Sure enough, Falkenrath Celebrants, Voldaren Epicure and Bloody Betrayal are the 3rd-, 4th- and 5th-highest-impact commons across all red decks, right behind Abrade and Flame-Blessed Bolt. The slower and more conditional the Blood token generation, the worse the win rate; Blood Petal Celebrant is only 8th-best. Belligerent Guest needs to damage a player, leaving it 12th-best. But even the worst and slowest Blood generator, Lacerate Flesh, is better than five other red commons — and it’s a significant gap above the next-best card, Lightning Wolf

If you look at these ratings yourself, make sure to change the “all decks” selection to specific color pairs as well to catch any large shifts in performance from niche cards like Sanguine Statuette!

Of the 14 red uncommons, Vampires’ Vengeance and Sanguine Statuette come in 4th- and 7th-best across all decks, despite their somewhat niche nature. It’s a similar story for other colors — with the exception of Vampire’s Kiss, which only does well in UB and GB, and the colorless Blood cards, which don’t do well anywhere. Sorry, Ceremonial Knife believers!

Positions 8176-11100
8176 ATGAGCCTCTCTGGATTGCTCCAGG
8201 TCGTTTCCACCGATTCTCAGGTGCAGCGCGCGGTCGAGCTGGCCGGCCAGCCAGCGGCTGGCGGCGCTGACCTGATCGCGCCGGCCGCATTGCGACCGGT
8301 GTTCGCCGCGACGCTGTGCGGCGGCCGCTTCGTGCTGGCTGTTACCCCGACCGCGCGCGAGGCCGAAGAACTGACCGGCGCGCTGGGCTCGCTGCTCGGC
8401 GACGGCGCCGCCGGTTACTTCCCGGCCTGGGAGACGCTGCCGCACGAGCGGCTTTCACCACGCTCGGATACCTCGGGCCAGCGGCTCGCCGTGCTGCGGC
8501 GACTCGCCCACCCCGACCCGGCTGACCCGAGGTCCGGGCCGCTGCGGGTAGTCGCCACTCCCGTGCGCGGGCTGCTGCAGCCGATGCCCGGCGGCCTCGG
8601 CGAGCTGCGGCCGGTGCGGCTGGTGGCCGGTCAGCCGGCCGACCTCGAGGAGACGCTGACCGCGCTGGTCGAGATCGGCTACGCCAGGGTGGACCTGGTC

IT’S A RED WEDDING ALRIGHT

The dominance of red decks in this set is truly pronounced. Even beyond the two-color deck stats above, the true winning-est archetype in Crimson Vow is “Mono-Red + Splash” (61.7%) — two-color decks with only 1-3 spells of the secondary color. Red simply owns the early game — it has cheap, evasive creatures that other decks can’t block, and it’s also where you can find some of the only removal that beats those creatures! 

One thing to keep in mind when trying to draft red aggro: there’s a lot of pressure to get the good red removal and premium uncommons like Voltaic Visionary and Alluring Suitor early on to ensure the deck is open. To make things even trickier, the performance of most red commons varies based on what kind of deck you play them in. 

A rough comparison of which commons rate as good, medium or bad in different red decks.